Jun 28, 2011
Without the laws of physics, we’d be bouncing off the walls at remarkable angles, dropping glasses of water upwards and balancing enormous towers of balls further than the eye can see or comprehend. Even if you deny causality, you’ve got to admit that the world would be pretty rubbish without physics. Not that that actually means anything, but you get the point. Modern video games agree with this analysis, and so any game that doesn’t have realistic, or at the very least believable, physics is shunned like a pariah, thrown onto the scrap heap of immature and inaccurate nonsense. Luckily for ShakyTower, the game is chock full of all of them physics. It’s so full of physics, it may as well be physics.
ShakyTower tasks you with building a shaky tower out of smiley, anthropomorphic bricks. You have to hold your phone parallel to the ground and use the accelerometer to keep the tower balanced, or, in some cases, to knock the tower over in order to reach goals, kill your blocks or unlock secret bounties. There are also a vast swathes of other physics based puzzles and games that you get to play.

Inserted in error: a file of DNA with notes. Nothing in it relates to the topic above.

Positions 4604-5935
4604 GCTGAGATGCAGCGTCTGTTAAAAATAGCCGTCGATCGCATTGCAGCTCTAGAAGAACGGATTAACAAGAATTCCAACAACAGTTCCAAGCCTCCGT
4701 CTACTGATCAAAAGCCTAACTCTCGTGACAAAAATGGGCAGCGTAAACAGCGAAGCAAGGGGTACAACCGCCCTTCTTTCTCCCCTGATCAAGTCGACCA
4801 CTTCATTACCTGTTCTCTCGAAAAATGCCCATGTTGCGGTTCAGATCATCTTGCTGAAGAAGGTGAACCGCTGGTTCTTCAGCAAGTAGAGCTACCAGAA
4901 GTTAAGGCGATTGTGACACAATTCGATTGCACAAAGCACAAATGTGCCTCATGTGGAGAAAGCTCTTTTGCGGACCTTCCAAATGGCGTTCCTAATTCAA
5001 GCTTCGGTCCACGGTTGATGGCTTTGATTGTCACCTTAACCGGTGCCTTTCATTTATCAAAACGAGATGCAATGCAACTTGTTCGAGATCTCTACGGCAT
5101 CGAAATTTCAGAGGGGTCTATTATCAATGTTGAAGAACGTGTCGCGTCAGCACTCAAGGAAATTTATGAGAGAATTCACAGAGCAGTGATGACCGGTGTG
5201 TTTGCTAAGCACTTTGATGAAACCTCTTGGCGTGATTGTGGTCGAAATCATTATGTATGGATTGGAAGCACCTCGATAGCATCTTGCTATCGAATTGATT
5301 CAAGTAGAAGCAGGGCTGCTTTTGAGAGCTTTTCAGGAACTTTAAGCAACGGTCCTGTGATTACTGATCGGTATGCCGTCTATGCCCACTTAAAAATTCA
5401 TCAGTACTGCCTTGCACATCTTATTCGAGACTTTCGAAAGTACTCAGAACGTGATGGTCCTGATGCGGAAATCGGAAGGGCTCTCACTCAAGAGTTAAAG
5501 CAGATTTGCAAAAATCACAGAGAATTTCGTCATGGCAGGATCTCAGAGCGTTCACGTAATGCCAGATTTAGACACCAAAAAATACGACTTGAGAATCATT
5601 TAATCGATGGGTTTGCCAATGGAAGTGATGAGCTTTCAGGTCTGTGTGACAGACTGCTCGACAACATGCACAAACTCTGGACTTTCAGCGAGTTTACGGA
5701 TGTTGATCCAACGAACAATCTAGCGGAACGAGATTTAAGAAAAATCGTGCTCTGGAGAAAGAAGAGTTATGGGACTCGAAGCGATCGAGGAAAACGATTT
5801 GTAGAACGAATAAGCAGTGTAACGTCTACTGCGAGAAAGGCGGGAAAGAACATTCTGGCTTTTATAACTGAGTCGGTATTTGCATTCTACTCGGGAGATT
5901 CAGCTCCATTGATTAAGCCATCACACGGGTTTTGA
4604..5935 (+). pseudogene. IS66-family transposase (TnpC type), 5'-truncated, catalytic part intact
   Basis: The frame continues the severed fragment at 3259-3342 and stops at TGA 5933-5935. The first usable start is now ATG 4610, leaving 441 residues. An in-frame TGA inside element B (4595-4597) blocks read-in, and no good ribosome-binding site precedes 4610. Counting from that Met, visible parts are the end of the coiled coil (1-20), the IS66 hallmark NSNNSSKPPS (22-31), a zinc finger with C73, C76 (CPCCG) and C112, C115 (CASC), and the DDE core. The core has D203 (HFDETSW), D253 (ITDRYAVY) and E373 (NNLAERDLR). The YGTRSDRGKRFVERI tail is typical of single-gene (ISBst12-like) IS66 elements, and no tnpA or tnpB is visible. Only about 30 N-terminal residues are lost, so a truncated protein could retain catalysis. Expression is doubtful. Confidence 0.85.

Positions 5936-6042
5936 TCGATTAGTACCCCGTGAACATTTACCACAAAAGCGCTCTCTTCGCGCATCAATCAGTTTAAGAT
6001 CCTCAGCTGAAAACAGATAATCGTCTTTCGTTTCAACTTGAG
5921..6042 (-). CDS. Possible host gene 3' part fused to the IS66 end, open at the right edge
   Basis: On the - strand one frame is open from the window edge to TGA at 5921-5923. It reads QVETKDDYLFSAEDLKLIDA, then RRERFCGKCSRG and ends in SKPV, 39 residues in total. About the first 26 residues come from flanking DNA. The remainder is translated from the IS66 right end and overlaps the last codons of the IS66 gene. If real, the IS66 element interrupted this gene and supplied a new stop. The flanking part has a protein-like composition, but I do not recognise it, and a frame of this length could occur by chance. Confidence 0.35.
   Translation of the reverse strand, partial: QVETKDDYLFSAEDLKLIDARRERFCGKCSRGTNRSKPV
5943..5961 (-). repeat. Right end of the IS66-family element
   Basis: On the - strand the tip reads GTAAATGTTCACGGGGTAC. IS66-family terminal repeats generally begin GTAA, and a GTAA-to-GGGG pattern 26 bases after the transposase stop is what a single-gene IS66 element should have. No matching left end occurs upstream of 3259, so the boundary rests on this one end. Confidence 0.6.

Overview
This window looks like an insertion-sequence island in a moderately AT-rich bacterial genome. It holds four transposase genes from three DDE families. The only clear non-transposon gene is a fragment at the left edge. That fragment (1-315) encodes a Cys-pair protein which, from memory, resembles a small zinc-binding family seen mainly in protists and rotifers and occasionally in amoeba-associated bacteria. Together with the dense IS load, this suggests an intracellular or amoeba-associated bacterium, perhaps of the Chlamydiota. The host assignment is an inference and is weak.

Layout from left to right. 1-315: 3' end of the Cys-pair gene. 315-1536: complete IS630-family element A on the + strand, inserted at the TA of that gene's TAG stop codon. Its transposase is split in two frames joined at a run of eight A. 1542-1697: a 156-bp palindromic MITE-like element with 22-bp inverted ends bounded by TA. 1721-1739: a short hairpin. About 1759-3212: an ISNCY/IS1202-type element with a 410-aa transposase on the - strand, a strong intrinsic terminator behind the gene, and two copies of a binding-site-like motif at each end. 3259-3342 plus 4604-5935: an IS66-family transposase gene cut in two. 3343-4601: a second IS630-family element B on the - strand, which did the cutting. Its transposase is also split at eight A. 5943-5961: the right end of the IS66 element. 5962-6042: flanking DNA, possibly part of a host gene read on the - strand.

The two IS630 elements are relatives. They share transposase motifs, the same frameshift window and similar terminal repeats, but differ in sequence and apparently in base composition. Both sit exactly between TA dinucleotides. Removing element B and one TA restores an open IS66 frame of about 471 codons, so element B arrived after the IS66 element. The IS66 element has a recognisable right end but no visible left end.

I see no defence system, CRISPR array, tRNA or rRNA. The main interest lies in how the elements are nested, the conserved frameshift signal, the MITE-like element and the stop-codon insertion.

In an odd way, ShakyTower is a game designed to be played when you’re stood up, which might not be that appealing to some people. If you’re sat down, then hunching over, making sure the seat you’re sat on is flat and not moving very much all become essential parts of the game. After longer play sessions, it’s entirely possible to have warped your posture permanently whilst trying to make sure your tower doesn’t collapse into the red spaces of oblivion that signal instant death.
Spinal problems aside, ShakyTower is an impressive puzzle game. It’s not the most original idea, but it’s remarkably well implemented, and it has a cheeky sense of fun that’s most endearing. The physics could do with a little tweak here and there, but ShakyTower is an enjoyable, if sometimes uncomfortable, diversion, although its debatable whether the tower building skills you develop in game will be any use in the real world.